By Dorys Lopez
Our team was present at the American Society of Clinical Oncology (ASCO) annual meeting that took place from June 3 – 7, 2022.
Perhaps the most impactful moment for breast cancer oncologists and researchers at the conference took place during the plenary session when Dr. Shanu Modi presented the results of the DESTINY-Breast04 trial.
The trial tested trastuzumab deruxtecan (T-DXd) – an antibody drug conjugate (ADC) directed towards the human epidermal growth factor receptor 2 (HER2) – against the physician’s choice of chemotherapy in patients with HER2-low unresectable and/or metastatic breast cancer. T-DXd extended both the time to disease progression and the overall survival by 4.8 months [HR:0.5] and 6.6 months [HR:0.64], respectively, in all patients compared to patients receiving chemotherapy. This reduction in risk of disease progression and death for patients with metastatic disease led to a standing ovation and at least a full minute of continuous applause.
The excitement continued with a discussion of the abstract by Dr. Patricia Mucci LoRusso. At the end of the discussion, she posed the question of whether standard-of care for patients with HER2-low metastatic breast cancer should change as a result of the Destiny-Breast04 results. Her answer, “Absolutely!”. Although she did emphasize the need for more sensitive tools to properly select HER2-low patients.
The excitement took over social media as well, with numerous posts on twitter celebrating the results and posting pictures and videos of the ovation that Dr. Modi received after her talk. One tweet, however, stood out from the crowd. Dr. Enrique Soto, a Mexican oncologist, brought some perspective with his tweet “… the Destiny of MOST women with #bcsm [breast cancer] worldwide will be NOT to get Trastuzumab Deruxtecan since they cannot even access surgery, radiotherapy, endocrine therapy or trastuzumab.” His last remark “We need to do better”.
Indeed, there is need for better approaches for global implementation of precision oncology, which was a topic of discussion in some sessions at the conference. There is no infrastructure for precision oncology in low- and mid-income countries, according to Dr. Ya-Chen Tina Shih. Dr. Shih projections of cancer incidence, according to the sociodemographic index (SDI), showed that by 2040 around two-thirds of cancer cases would occur in low- and mid-SDI countries.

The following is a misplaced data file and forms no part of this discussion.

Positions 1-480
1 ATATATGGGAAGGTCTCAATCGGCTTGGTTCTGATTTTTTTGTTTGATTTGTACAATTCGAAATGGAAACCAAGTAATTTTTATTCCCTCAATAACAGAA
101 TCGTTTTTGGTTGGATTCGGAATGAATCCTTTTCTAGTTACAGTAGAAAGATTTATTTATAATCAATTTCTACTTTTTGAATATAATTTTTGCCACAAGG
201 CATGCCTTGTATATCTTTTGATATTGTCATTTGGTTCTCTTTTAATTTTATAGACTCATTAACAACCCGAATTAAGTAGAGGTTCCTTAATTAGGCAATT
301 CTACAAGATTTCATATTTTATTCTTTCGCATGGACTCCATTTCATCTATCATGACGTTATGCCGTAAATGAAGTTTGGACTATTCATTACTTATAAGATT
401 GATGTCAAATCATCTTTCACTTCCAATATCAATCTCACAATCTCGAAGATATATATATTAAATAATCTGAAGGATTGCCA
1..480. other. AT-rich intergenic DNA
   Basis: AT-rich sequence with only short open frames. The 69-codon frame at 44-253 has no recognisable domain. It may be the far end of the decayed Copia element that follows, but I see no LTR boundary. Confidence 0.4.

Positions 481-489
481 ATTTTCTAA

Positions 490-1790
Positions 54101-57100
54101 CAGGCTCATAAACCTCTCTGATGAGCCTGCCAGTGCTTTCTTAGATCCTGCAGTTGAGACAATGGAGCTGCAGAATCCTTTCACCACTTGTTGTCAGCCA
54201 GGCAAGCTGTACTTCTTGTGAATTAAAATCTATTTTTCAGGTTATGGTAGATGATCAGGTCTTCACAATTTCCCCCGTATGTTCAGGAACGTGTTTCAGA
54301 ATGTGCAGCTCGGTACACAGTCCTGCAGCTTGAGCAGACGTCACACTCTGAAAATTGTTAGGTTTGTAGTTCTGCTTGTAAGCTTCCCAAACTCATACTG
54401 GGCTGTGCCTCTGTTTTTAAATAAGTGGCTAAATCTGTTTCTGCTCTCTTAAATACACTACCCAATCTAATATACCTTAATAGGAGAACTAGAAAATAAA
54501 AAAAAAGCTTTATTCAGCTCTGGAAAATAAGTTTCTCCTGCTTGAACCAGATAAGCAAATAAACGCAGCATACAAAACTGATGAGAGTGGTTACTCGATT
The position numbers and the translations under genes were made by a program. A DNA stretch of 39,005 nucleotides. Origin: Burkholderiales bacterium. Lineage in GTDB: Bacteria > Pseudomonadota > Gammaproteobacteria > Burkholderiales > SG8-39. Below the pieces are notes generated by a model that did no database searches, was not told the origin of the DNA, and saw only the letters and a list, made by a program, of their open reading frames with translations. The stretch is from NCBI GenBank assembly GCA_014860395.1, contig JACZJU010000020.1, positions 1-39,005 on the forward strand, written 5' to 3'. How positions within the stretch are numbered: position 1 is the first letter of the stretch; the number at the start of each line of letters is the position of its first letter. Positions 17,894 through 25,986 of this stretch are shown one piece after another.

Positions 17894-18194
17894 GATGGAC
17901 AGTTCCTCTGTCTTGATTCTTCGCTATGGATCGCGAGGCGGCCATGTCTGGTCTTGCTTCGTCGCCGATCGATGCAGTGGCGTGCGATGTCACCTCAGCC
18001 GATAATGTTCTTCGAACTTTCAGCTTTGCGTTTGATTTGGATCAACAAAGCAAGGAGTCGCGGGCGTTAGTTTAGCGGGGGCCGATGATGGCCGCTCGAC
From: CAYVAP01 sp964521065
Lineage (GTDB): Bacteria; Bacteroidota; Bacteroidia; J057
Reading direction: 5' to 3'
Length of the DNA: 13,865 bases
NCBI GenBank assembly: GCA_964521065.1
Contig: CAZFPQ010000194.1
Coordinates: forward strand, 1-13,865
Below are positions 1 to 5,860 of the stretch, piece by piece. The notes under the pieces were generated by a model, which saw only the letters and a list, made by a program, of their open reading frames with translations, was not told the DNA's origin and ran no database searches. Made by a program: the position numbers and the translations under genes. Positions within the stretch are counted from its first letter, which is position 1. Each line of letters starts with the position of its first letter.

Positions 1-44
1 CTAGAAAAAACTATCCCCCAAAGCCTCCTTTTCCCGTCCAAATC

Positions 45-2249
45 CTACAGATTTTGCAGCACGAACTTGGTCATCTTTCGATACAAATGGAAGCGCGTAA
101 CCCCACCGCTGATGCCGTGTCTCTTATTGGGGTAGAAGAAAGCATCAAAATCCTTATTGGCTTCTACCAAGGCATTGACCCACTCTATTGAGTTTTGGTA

Affordability and accessibility of cancer drugs play an important role in the cancer disparities between low-/mid- vs. high-SDI countries. The rising cost of cancer drugs has led to what in high-income countries, like the U.S., is referred to as financial toxicity; for low- and mid-income countries, Dr. Shih called it catastrophic spending.
Dr. Sana Al Sukhun touched on creating resource stratified guidelines in order to improve the way countries utilize their resources. She explained that no correlation has been found between cancer-specific expenditure and outcomes, and more awareness is needed around the benefits of more affordable interventions that provide real value and benefits for patients. While she did mention that patients are worried about potential high toxicity of lower priced drugs — thus the need for more education around them — Dr. Al Sukhun mentioned de-escalation and optimization clinical trials for countries of limited resources as an excellent option to make unfunded drugs available. These types of trials have already shown success and such approaches would be easy to adapt in clinical practice, Dr. Al Sukhun said.
We are not where we need to be in terms of precision medicine for all. However, there is awareness and motivation to move in the right direction. At SimBioSys we believe in democratizing precision medicine. At ASCO our team presented a poster on the feasibility of implementing our technology, TumorScope, in community hospitals. It is at these institutions, and not academic centers, where the majority of cancer patients are treated. Scalable and accessible precision medicine tools are needed. Our data shows how our technology could support treatment selection at community hospitals and help doctors visualize the outcome of the patient with the treatment they select, thereby optimizing patient treatment.
The conference was proof that there is great innovation in cancer therapeutics, but it also showed that new drugs will not be enough if basic cancer care is not available for all.